And now I’m finishing the year with basically no Christmas break because I’m working on the assessments for my course everyday. They’re causing me so much stress I feel like I can’t breathe. I’m also terrified of the fireworks tonight (another story I’ve talked about before) and don’t know what I’m going to do to avoid them because I have work to do and they cause awful meltdowns. So, all in all, not the best way to end the year. I’m cautiously optimistic about 2020.

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“2019 has been an incredibly difficult year. I feel broken. I feel like I was shattered into a thousand pieces and then put back together wrong. And if I’m honest I don’t know what to do about it. But there were good moments too and I’m so grateful for those. 2020, please be kind.” (x)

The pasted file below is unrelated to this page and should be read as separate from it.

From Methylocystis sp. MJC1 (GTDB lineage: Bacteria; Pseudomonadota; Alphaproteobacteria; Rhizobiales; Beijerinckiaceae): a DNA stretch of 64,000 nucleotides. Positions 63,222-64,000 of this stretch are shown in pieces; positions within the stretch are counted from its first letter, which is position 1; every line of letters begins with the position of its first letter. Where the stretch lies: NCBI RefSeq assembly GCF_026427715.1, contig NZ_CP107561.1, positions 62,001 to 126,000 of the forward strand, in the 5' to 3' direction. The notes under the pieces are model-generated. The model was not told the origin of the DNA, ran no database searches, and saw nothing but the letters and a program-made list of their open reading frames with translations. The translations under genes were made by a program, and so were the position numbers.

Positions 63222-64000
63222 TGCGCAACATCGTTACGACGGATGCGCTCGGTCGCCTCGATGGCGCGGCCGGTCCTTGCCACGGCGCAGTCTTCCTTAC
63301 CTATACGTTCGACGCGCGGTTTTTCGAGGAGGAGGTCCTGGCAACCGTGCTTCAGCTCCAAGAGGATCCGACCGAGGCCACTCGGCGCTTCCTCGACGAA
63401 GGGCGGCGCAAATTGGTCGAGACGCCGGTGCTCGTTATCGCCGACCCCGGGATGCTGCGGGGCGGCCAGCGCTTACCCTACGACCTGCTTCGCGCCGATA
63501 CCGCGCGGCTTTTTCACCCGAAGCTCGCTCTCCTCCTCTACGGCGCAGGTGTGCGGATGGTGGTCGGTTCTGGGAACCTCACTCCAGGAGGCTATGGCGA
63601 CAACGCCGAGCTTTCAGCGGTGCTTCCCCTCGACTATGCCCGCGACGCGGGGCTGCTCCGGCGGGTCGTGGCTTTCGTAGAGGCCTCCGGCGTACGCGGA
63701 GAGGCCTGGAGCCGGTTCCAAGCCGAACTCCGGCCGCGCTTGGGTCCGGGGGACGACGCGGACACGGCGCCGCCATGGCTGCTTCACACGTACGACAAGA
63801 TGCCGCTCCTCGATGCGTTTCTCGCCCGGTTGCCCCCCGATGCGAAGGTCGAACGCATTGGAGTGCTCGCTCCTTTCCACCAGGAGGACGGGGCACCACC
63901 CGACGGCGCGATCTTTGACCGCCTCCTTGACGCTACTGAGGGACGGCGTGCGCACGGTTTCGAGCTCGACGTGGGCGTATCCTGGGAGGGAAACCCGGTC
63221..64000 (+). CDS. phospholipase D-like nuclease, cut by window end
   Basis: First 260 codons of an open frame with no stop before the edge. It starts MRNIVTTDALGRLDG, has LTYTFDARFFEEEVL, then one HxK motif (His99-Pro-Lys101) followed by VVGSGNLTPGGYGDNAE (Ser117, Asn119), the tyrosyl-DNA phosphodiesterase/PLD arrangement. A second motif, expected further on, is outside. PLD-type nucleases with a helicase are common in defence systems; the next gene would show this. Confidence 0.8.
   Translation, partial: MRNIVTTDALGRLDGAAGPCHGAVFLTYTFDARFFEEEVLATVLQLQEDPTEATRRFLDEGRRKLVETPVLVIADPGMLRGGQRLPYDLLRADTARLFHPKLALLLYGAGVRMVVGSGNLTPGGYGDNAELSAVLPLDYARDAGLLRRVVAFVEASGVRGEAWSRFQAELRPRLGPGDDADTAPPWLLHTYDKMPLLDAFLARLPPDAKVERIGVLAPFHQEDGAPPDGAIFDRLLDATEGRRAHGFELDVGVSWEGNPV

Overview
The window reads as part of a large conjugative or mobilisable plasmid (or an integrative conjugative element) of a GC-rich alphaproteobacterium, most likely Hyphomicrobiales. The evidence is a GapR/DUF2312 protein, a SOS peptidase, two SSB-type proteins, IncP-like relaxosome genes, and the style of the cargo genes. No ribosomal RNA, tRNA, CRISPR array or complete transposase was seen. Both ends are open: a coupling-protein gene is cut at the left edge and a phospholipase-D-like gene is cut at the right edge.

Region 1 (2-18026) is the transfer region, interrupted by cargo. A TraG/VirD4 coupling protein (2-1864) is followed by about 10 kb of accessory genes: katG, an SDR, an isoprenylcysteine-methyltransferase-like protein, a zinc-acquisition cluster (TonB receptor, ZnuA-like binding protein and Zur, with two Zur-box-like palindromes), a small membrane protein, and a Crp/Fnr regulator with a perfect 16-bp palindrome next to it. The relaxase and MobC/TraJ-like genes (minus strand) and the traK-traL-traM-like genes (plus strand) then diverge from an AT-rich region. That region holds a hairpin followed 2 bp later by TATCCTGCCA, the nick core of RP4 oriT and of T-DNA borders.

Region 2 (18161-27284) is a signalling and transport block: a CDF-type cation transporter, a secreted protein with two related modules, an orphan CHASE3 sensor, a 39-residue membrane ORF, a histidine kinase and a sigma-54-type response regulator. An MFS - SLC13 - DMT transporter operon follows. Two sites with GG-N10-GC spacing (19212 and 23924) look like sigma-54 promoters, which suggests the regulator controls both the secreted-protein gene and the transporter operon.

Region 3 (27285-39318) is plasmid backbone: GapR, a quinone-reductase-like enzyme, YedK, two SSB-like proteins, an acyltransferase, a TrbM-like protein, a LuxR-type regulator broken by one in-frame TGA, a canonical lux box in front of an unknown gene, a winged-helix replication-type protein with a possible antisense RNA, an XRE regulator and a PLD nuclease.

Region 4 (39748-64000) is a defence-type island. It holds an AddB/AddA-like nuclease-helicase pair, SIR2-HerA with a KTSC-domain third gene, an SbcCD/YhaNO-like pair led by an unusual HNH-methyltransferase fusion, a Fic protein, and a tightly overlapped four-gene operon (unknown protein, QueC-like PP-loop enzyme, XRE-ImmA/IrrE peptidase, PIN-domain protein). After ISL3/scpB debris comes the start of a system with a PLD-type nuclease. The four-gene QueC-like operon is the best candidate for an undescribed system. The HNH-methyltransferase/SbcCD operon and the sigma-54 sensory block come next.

2019 in Songs

It’s become a bit of a tradition for me to keep a log of my favourite songs throughout the year, roughly one a month. As a songwriter especially, it’s nice to look back and see which songs I loved and played obsessively throughout the year. It was hard to choose this year – there were multiple choices each month and sometimes I couldn’t choose, as you’ll see – but here are the songs that had my heart singing.


1. Family Tree by Caylee Hammack

I first heard Caylee sing this song at a Tin Pan South show in Nashville, just a vocal and guitar and she immediately had the whole room singing along. It’s so fun and you can’t help feeling like you know the people she’s describing, the members of her family. And then the chorus is – hopefully – relatable, whether it’s your blood family or your chosen family. It’s super catchy and such a feel good song. Plus the arrangement and production are really unique and interesting.

Some swing a little higher, some’ll just hang low
A few of us are on fire to get out, and some just wanna stay home
But it don’t matter, ’cause the roots run deep
And ain’t nothing gonna shake our family tree
And ain’t nothing gonna shake our family tree, ooh


2. Lady Like by Ingrid Andress